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Too Big to Walk: The New Science of Dinosaurs

Too Big to Walk: The New Science of Dinosaurs

Brian J Ford

Dinosaurs are the most vivid, commanding and powerful icons of Earth's history. As a group, they continue to intrigue. Since the making of Jurassic Park, it has been discovered that they were multi-coloured, feathered animals, not the drab scaled animals portrayed.

Palaeontologists have an agreed interpretation of the life of dinosaurs, yet the latest evidence offers a revolutionary interpretation to the eye of a biologist. Climatological evidence supports the theory that the habitat dinosaurs inhabited was largely wet and warm. Today's continents and mountain ranges had yet to form. After major mountain building in the Palaeozoic, continents had clustered into the supercontinent Pangea which started breaking up and drifting apart in the Triassic. In the initial period the drifting continents had no more than minor collisions with other continents, so that the earth during the reign of the dinosaurs lacked high mountain ranges, and sea level was raised. Major mountain ranges from the Palaeozoic had been levelled by erosion, and the continents were flat and covered with coastal lowlands with meandering rivers and huge shallow lakes. Analysis also shows that at low latitudes the temperature of that watery environment was about 37ºC, which solves the paradox of the warm blooded reptile. Dinosaurs had warm blood without requiring an internal mechanism to regulate their temperature; it was the watery environment that buffered their bodies.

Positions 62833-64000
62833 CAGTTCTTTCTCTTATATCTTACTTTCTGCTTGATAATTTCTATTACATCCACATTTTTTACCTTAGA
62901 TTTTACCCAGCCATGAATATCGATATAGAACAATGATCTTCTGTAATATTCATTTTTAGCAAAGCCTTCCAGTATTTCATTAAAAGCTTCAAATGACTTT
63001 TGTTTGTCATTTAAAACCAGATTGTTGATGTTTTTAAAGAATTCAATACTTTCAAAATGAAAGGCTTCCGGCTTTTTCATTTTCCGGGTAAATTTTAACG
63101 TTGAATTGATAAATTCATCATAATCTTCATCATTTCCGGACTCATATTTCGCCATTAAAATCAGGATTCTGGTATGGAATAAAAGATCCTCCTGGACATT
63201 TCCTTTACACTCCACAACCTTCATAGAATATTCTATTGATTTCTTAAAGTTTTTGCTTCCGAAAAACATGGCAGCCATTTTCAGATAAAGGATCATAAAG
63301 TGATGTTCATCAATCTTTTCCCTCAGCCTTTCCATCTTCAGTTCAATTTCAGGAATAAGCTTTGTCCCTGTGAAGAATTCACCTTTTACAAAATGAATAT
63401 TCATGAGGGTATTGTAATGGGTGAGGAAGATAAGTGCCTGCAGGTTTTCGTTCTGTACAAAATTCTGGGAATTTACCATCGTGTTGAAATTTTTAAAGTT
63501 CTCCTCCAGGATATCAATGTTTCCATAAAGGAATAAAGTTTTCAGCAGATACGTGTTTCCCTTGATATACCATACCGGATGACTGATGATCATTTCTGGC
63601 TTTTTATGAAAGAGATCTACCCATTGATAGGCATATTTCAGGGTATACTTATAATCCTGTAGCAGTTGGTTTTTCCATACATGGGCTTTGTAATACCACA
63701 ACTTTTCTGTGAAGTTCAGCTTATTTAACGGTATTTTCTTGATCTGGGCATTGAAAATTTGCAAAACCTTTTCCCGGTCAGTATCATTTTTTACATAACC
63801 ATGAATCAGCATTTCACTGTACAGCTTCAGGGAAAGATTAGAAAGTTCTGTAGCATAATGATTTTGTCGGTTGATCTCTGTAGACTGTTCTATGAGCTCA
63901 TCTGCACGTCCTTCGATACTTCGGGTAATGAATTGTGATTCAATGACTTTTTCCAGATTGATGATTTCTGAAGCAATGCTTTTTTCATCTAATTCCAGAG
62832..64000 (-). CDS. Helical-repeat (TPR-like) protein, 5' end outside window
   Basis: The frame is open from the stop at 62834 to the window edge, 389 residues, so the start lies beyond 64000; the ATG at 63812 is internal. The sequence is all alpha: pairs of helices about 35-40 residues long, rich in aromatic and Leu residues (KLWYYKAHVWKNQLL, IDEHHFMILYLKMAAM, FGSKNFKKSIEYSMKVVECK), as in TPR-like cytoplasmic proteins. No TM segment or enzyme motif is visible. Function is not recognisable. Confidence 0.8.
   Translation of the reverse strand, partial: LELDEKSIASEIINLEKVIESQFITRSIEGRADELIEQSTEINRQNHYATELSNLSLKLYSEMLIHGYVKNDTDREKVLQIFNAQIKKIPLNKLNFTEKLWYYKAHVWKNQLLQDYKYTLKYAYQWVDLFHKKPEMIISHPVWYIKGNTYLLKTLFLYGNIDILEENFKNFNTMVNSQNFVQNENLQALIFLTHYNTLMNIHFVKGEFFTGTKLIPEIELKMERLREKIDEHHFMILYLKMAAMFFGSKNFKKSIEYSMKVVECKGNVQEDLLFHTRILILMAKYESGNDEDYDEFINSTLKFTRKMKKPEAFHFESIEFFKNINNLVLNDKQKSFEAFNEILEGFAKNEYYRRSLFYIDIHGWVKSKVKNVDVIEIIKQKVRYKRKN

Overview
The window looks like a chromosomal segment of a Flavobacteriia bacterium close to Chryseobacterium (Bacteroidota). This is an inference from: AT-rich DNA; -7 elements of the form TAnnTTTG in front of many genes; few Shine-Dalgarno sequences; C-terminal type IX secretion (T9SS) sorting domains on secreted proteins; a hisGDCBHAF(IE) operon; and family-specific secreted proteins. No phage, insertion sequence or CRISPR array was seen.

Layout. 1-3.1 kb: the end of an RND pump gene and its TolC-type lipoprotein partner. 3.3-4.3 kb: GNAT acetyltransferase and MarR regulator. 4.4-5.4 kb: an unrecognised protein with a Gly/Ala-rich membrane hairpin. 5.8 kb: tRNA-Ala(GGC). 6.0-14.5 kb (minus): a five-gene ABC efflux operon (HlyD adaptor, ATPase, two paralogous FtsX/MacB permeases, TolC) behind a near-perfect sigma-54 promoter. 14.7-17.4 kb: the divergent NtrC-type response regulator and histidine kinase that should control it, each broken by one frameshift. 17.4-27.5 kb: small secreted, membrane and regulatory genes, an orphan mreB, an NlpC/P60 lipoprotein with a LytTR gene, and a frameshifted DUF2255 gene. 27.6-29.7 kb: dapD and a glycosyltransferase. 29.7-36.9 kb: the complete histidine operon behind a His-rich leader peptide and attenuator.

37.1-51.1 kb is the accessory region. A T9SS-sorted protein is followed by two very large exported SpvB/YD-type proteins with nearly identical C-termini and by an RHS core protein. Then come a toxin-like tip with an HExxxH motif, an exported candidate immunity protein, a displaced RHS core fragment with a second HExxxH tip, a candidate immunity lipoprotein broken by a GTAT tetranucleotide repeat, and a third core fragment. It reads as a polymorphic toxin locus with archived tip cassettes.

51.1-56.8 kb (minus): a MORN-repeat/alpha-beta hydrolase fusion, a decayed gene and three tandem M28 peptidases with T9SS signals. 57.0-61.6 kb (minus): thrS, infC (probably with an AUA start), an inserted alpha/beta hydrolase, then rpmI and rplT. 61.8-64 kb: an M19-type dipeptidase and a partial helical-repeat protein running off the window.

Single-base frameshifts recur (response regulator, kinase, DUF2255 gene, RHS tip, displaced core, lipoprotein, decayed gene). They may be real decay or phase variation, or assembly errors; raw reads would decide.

Dinosaur fossils are found in mudstones and siltstones, which is a clear pointer to where they lived a quiet aquatic environment. This is the only theory that explains why there are endless sets of fossilised dinosaur footprints, but none of the large ones show trail marks. Fossil footprints once believed to show a stampede were actually left by dinosaurs wading, as testified by the absence of dragging marks of their heavy tails.

More and more is being discovered about dinosaur lives: locomotion, communal hunting, nesting behaviour, distribution, extinction. Prof Ford brings together these amazing discoveries in this remarkable new book which undoubtedly will ruffle a few feathers or scales if you are an old-school dinosaur lover. 400 pages.

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